A federal judge today found that the law establishing Virginia’s presidential primary, which took effect for the first time in 2000, impermissibly conflicts with the Rules of the Republican Party, and thus has enjoined its application to the 2016 Virginia delegation to the Republican National Convention.
Judge Robert Payne, sitting in the Eastern District of Virginia (Richmond), held that the statute cannot be used to block efforts by Beau Correll, an RNC delegate from Virginia’s 10th Congressional District), and others who wish to vote for someone other than presumptive nominee Donald Trump.
The core of the dispute involved the provision of the Virginia law that required winner-take-all allocation of delegates based on the results of the March 1 primary. However, this conflicted with RNC rules, which provided that any primary taking place prior to March 15 had to adopt proportional allocation. In these situations, Supreme Court precedent clearly indicates that party rules take precedence under the First Amendment.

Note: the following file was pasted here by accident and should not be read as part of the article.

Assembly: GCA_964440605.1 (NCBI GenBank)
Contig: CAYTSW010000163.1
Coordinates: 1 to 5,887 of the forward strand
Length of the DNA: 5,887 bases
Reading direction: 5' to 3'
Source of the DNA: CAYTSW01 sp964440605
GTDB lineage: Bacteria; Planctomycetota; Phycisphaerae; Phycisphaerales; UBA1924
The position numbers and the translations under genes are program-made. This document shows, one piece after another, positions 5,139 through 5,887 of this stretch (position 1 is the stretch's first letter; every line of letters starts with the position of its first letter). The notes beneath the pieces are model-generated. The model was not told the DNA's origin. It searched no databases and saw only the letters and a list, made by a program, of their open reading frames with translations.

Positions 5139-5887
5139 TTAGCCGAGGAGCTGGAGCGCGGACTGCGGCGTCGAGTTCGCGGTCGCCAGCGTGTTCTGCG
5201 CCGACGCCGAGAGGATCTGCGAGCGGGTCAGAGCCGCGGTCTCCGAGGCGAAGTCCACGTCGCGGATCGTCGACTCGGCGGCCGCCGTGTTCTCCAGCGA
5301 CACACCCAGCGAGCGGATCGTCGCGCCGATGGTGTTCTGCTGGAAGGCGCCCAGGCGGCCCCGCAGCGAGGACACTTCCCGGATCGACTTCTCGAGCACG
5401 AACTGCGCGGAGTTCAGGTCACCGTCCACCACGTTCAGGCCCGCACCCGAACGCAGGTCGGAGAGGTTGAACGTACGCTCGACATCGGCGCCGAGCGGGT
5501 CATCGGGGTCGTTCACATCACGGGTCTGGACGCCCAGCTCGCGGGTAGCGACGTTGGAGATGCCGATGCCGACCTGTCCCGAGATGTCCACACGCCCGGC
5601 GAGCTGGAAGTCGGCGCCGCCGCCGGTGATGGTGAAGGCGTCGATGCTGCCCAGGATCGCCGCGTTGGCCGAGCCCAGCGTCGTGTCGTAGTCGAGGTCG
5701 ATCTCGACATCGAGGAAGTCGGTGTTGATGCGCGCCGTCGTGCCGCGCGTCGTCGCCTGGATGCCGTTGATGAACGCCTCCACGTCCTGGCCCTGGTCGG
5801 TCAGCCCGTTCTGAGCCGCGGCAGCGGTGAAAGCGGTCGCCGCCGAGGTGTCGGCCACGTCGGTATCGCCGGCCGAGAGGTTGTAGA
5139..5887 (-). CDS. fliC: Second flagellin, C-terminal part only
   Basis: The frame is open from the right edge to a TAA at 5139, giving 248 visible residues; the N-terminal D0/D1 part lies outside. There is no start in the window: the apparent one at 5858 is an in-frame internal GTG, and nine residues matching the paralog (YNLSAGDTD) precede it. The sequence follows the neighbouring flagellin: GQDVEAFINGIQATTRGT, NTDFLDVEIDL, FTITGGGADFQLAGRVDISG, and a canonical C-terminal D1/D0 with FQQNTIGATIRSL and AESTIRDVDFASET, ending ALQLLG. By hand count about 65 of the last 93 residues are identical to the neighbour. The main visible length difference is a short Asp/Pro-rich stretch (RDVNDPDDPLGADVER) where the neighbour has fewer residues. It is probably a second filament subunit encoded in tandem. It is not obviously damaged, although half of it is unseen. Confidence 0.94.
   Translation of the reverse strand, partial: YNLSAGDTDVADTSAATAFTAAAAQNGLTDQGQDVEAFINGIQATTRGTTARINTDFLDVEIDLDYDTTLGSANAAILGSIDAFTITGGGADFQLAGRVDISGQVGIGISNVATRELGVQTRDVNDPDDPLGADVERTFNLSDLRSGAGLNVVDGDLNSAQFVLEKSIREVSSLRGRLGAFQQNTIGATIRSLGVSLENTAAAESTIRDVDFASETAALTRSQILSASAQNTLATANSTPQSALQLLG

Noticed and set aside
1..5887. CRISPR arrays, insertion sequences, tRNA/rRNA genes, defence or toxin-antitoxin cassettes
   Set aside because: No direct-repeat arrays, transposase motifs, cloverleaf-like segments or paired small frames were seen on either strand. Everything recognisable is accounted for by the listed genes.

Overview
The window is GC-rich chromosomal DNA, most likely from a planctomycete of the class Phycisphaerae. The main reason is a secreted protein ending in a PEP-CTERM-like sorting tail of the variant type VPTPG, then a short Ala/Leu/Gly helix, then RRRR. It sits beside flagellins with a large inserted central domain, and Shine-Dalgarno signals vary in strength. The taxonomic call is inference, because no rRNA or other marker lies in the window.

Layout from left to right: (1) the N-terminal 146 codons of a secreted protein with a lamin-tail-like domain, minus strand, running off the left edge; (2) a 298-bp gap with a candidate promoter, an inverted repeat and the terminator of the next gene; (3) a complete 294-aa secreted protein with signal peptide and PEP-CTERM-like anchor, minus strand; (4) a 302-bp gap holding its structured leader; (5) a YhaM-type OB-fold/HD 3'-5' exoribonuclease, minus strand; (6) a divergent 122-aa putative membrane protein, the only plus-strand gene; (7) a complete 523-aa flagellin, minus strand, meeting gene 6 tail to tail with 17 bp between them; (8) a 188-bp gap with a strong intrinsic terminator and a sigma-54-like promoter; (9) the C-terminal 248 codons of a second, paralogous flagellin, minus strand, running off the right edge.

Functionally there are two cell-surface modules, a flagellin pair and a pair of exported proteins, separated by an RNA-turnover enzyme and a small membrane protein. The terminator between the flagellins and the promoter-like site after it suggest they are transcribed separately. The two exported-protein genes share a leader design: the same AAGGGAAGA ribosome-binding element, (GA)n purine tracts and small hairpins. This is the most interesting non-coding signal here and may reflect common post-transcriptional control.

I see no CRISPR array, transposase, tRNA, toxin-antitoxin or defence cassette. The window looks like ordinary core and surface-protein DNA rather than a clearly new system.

This ruling was expected by writers at The Bull Elephant. It breaks no new ground legally. In terms of its impact on the upcoming convention, it changes nothing from a practical perspective, as RNC routinely ignores unenforceable state laws like Virginia’s. However, the publicity surrounding this case will undoubtedly give a momentum boost to the groups seeking to ensure delegates in Cleveland can vote their consciences, rather than how state law or state party rules dictate.
More analysis and explanation of this decision will be forthcoming from The Bull Elephant‘s team of legal analysts in the next few hours. In the meantime, the full 65-page opinion is embedded below.
UPDATE: TBE’s own Paul Prados has more analysis here.